The reversal reflects a remarkable episode that unfolded over the past two weeks at the University of Iowa. Student leaders have worked through thorny questions about how to define anti-Semitism, whether Judaism is primarily a religion or ethnicity, what role Zionism plays in Jewish identity and whether Jews get more attention than other persecuted minority groups. And they have done so with little of the vitriol, or involvement by off-campus advocates, that often accompanies campus fights over bigotry against Jews.

“A lot of us feel differently on different things regarding protecting speech of people that may speak on the Israel-Palestine conflict,” Maria Martin, a Jewish student who said she is involved in Hillel and also critical of Israel, said Tuesday at the senate meeting. “And we also agree on a lot of things regarding the really old nature of anti-Semitism.”
Oregon Based Linfield University Administration Faces Antisemitism, Sexual Harassment Claims
The Pacific Northwest chapter of the Anti-Defamation League wrote a letter to Linfield University’s Board of Trustees on Thursday expressing disappointment and concern over claims of antisemitism chronicled in a professor’s social media posts.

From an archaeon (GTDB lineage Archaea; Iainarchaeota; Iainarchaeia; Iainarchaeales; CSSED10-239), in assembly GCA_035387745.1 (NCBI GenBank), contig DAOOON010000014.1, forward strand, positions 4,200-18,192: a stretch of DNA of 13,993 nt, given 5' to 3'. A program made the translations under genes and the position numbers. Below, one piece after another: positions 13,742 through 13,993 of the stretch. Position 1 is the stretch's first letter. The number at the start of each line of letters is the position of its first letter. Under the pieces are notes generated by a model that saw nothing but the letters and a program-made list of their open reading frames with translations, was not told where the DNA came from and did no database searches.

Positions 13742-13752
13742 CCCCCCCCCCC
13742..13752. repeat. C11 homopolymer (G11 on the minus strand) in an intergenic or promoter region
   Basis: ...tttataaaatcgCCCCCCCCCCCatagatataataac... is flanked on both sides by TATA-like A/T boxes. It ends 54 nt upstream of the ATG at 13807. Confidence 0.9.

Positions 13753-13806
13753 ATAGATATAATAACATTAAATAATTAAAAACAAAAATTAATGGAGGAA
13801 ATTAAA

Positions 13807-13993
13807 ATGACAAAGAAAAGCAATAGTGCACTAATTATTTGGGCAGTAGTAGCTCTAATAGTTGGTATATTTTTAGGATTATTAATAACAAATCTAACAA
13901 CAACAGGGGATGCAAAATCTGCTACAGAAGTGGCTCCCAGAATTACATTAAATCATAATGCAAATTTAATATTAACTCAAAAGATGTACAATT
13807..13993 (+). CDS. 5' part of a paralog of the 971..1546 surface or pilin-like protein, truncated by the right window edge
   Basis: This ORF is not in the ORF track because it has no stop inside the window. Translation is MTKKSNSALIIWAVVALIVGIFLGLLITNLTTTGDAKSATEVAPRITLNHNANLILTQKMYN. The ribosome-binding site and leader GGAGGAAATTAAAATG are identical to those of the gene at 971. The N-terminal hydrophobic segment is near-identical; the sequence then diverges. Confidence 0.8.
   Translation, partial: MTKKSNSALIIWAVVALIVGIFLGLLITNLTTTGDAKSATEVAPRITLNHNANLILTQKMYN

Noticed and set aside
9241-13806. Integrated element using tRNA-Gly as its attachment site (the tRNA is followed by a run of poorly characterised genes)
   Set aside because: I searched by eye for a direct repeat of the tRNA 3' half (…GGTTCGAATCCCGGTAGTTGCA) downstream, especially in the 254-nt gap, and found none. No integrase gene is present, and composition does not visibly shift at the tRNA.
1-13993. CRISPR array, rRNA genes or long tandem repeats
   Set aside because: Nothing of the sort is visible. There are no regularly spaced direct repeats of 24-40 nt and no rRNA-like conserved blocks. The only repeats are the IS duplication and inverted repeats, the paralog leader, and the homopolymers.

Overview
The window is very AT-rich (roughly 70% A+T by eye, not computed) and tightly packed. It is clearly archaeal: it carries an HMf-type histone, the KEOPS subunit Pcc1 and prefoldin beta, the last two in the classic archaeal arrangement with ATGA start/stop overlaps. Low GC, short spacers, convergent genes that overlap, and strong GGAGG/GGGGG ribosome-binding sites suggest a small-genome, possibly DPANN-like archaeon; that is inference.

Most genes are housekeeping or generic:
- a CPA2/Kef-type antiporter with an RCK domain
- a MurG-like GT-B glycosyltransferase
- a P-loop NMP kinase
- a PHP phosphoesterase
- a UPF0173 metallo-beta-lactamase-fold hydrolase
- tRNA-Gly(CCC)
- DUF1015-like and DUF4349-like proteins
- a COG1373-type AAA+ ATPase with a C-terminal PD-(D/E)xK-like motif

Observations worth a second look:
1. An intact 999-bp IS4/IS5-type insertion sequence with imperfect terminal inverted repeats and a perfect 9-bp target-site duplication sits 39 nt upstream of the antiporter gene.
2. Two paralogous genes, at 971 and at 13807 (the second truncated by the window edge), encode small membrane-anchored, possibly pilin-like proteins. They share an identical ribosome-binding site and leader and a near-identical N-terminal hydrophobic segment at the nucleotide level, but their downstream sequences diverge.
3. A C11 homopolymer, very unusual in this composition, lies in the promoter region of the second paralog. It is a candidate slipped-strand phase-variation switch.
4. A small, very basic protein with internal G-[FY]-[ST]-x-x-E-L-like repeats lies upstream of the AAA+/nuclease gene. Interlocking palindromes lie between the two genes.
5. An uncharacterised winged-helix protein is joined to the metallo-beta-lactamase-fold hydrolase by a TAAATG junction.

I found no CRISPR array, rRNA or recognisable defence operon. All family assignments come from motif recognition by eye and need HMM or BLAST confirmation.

Linfield President Miles Davis said in a responding letter that the professor’s tweets were part of a “smear campaign” against university administration.

Last week Linfield professor and faculty trustee Daniel Pollack-Pelzner tweeted that he faced antisemitic comments after he reported that multiple members of the university’s Board of Trustees had been accused of sexual misconduct by students and faculty over the past year.

One of those reports included former board member David Jubb, who was indicted last year on eight counts — seven counts of third-degree sexual abuse and one count of first-degree sexual abuse. There is a jury trial scheduled for that case in November.
Lies, damn lies and Guardian statistics
An op-ed by Yara M Asi, affiliated with the Washington DC based pro-Palestinian think-tank Al-Shabaka (“The US media is touting Israel’s Covid recovery. But occupied Palestinians are left out”, April 9) is not the first such Guardian piece promoting the view that Israel is fully responsible for vaccinating every Palestinian in Gaza and the West Bank.

Though you can read previous posts where we’ve refuted this specific claim, and cited article 17 of the Oslo Accords which clearly spells out the PA’s vaccine responsibilities, this latest Guardian op-ed is unique in one respect: it’s likely inspired by B’Tselem report in January – that CAMERA eviscerated here– which contended that Israel rules the entire region, from the river to the sea, including not only the PA controlled West Bank, but Hamas-ruled Gaza as well.

Asi peddles this narrative – in a manner suggesting it’s an incontrovertible fact – in these paragraphs:
The difference couldn’t be more stark – two populations living under one regime, heading in opposite directions in the struggle with Covid-19

These differences are evident across health outcomes between the Israeli and Palestinian populations, despite them all living in territory controlled by the state of Israel


This is absurd.